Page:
From the fat but indefatigable New York Times: Weight-loss.

They say you can’t be too rich, or too thin. (That’s why I started this blog.)

Research into exercise and weight loss intrigues me. I was happy today to find that the fat but indefatigable New York Times has a great summary of the most recent research, confirming what everyone already knows, which is that exercise makes you hungry!

We’ve written about this before: Exercise won’t make you any less fat.

But the New York Times has squirreled out a few more details. Seems the bad guy of the piece is called grehlin. It’s a hunger hormone. Grehlin levels are increased by exercise, especially for women. The body also fights the effect of exercise by playing clever games with insulin and leptin, which change the way the body burns fuel.

The Times also reports on things learned from over-feeding rats…

…scientists at the University of Colorado at Denver fattened a group of male rats. After 16 weeks of eating as much as they wanted and lolling around in their cages, all were rotund. The scientists then switched them to a calorie-controlled, low-fat diet. The animals shed weight, dropping an average of about 14 percent of their corpulence.

Afterward, the animals were put on a normal diet and half of them were required to run on a treadmill for about 30 minutes daily, for eight weeks.

Then the fun began. For the final eight weeks of the experiment, the rats were allowed to eat as much food as they wanted. Rats that had not been running on the treadmill fell upon the food eagerly. Most regained the weight they lost and then some.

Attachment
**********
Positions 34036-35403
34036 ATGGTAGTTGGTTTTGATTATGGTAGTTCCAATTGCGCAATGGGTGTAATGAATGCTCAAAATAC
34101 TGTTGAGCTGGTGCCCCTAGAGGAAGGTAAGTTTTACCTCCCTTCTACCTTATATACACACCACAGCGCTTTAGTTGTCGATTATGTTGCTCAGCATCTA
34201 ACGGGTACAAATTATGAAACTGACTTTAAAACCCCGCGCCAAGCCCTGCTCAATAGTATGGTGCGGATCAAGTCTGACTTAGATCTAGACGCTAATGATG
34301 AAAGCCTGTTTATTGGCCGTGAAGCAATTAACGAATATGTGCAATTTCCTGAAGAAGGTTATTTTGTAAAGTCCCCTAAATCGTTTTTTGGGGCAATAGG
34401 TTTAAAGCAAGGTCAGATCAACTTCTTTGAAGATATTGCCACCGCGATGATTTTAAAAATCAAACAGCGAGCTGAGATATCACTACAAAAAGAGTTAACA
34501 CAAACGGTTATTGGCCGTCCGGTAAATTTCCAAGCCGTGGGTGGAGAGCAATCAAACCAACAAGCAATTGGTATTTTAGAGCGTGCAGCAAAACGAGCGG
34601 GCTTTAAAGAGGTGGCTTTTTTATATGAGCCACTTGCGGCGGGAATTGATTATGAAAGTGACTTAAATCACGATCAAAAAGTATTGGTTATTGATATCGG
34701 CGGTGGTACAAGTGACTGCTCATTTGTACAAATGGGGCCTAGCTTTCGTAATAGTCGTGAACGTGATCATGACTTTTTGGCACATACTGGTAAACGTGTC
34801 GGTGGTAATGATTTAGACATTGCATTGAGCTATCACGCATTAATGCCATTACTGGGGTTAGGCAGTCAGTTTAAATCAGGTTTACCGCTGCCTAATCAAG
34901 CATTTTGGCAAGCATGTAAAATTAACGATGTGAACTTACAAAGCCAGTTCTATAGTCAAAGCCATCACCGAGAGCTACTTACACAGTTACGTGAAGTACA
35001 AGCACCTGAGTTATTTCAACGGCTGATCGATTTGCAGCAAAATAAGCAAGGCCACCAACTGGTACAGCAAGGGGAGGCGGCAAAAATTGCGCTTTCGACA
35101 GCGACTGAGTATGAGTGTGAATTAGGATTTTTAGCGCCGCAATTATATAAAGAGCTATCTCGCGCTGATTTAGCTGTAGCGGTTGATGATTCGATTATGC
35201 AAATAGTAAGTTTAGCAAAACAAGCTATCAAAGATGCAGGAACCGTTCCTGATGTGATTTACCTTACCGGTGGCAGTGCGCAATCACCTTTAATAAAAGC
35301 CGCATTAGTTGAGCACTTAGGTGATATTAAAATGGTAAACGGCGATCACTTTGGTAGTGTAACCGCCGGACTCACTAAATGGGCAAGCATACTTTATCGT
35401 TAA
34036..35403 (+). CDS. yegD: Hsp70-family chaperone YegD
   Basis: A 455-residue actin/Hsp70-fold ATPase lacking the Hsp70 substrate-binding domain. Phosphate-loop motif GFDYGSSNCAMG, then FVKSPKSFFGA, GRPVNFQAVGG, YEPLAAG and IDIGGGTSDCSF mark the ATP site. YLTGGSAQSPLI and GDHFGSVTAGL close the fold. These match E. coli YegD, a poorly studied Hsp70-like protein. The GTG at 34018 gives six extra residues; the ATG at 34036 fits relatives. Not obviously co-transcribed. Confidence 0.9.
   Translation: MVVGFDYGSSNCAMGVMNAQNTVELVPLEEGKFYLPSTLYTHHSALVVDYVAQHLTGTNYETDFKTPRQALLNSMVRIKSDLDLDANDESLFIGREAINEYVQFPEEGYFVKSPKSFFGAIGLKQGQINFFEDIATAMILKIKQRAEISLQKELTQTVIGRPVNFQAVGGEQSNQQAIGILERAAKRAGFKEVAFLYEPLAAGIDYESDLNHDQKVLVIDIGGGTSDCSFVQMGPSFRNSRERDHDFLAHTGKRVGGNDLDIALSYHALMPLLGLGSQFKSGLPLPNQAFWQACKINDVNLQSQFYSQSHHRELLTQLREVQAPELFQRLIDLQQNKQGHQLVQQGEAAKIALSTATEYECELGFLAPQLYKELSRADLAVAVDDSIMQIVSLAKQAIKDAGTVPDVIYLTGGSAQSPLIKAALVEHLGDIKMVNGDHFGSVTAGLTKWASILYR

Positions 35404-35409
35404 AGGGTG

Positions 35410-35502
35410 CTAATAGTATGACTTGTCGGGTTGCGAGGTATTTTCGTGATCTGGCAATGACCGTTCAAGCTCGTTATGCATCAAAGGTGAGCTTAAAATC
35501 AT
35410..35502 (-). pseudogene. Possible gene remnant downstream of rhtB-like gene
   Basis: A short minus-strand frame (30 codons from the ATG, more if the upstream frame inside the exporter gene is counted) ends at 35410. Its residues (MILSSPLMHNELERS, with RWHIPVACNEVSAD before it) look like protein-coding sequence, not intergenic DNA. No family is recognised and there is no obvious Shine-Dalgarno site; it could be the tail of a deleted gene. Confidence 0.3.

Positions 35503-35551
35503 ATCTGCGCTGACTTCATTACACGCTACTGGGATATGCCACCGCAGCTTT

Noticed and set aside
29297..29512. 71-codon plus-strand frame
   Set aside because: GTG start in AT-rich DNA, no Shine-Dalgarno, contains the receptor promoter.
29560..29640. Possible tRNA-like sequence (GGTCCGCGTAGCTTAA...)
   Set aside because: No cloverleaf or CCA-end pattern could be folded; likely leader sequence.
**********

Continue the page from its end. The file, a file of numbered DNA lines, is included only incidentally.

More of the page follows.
But the exercising rats metabolized calories differently. They tended to burn fat immediately after meals. The sedentary rats preferentially burned carbohydrates and sent the fat off to be stored in fat cells.

The running rats’ bodies also produced signals that they were full and didn’t need more kibble.

Although the treadmill exercisers regained some weight, their relapses were not as extreme. Exercise “re-established the homeostatic steady state between intake and expenditure to defend a lower body weight,” the study authors concluded. Running had remade the rats’ bodies so they ate less.

Lastly, the authors found that while vigorous exercise burned calories and led to feelings of hunger, moderate exercise did not have the subsequent effect. Over a long time, simply ambling around, or standing up as opposed to sitting down, could burn the weight off.  Also, according to sources, standing while working can also improve concentration, creative thinking, confidence and reverse male patten baldness! This blog is henceforth produced at a workbench, not from the couch.

Read the full article here.

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Thomas the Think Engine is the blog of a trained economist. It comes to you from Melbourne Australia.

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